Darya Domracheva had a few little hangups en route to winning Saturday’s 10 k pursuit in Khanty-Mansiysk, Russia.
The Belorussian seemed unfocused: on the second shooting stage, which is prone in pursuit format races, she came into the range first, skied onto the mat on point one, and then set up to shoot standing. Rival Kaisa Makarainen set up in prone on mat two, and Domracheva eventually realized her mistake just before firing her first shot.
“I think today I was maybe too much into the race,” Domracheva said in an interview with the IBU’s Jerry Kokesh. “I think the spectators rescued me today with their loud cheering. In understood that something wrong was happening on the shooting range.”
Then, in the third shooting stage – which she cleaned, perhaps why she was so overexcited to shoot standing – she nearly dropped her rifle as she went to sling it back over her shoulders.
Despite the seemingly wacky errors, Domracheva was perfect when it counted. A miss after that standing-to-prone transition, understandable since she was undoubtedly flustered, resulted in her only penalty loop of the competition. Domracheva cruised to a 15.7-second win and inched further ahead of Makarainen in the overall World Cup standings. Domracheva is now 32 points ahead of the Finn, and with one race to go it’s hard to see her losing the crown.
“It’s a big emotional win,” she said. “I felt really good physically, and also mentally good, but of course it’s the end of the season and you feel a little bit tired. But we keep all of our power to fight.”
Behind her, two young Germans – 21-year-old Laura Dahlmeier and 20-year-old Franziska Preuss – fought for podium positions. Dahlmeier left the range with a 3.2 second advantage on her younger teammate, but Preuss caught and passed her on the trails, leading into the final climb into the stadium.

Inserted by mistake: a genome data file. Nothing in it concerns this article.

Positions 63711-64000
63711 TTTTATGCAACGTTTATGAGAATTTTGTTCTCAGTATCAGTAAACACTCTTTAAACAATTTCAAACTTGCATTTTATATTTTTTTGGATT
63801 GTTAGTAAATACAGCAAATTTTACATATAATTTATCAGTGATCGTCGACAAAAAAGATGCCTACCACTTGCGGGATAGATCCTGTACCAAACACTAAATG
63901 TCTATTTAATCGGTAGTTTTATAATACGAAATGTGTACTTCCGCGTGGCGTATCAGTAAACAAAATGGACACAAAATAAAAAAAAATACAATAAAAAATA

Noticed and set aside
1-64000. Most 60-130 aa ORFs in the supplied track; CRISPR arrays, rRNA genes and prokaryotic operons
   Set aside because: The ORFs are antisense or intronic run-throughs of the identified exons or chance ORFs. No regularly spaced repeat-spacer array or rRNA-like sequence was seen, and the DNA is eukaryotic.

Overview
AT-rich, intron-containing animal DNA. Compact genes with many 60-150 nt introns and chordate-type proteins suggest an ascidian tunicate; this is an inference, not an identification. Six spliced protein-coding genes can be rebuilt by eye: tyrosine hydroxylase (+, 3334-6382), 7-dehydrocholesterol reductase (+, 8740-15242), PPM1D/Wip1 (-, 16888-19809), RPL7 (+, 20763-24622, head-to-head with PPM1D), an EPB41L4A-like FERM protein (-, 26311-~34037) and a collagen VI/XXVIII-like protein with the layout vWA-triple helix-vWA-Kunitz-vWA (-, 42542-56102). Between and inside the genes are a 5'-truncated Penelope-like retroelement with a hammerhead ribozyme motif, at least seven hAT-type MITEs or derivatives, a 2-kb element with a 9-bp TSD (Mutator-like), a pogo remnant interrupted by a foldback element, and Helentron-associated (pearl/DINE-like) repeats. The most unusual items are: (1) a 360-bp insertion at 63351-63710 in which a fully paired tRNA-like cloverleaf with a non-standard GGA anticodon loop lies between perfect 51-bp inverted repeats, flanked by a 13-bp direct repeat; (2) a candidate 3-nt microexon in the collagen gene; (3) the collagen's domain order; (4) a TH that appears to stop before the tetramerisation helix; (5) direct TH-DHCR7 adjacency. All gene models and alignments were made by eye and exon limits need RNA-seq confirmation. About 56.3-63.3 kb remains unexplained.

Dahlmeier stayed on her tails, but couldn’t pull even and pass until the pair entered the finishing lanes. Even there, they were nearly inseparable, sprinting side by side to the finish. Dahlmeier prevailed by 0.2 seconds.
“Franziska was ahead and then I was ahead,” Dahlmeier said in a press conference. “We were touching skis on the uphill. It is nice that we are both now on the podium.”
“We are teammates and friends,” Preuss said. “But here at the end of the season, it is nice to be on the podium. There is no pressure now that the World Championships are over.”
Rosanna Crawford, the only Canadian woman to travel to this far-flung Siberian venue, moved from 28th up to 13th with 19-for-20 shooting.
“I was pretty disappointed after World Champs, I had set some high goals and didn’t meet any of them,” explained Crawford, who had top-six finishes earlier this season but a best finish of 25th at the World Championships which ended last weekend. “I was more than ready to head home and just not in a good head space going into Russia. Going from Finland food to Russian food is bound to make anyone a little grumpy! I was trying really hard to turn the motivation around for the races and didn’t quite make it yesterday. Tom kept telling me I seemed out of it and to put a smile on my face.”
Despite being tired after a grueling World Championships, she found her energy come back more and more in the past few days. In the final loop, she moved from 15th up to 13th. Being a stronger finisher is something she’s proud to have accomplished this season.
“This year I’ve been able to be strong on my last loop and really pace my self well,” she wrote in an email. “I think this has come with age and learning my body and getting fitter as an athlete. I now look forward to that last loop battle rather than dread it! Our skis were great today so I knew if I could hang onto that group of girls I could take a few of them on the last up hill. Sprinting is something [sister] Chandra has taught me well, and downhills!”
With one race remaining, Crawford sits in 21st place in the overall World Cup standings.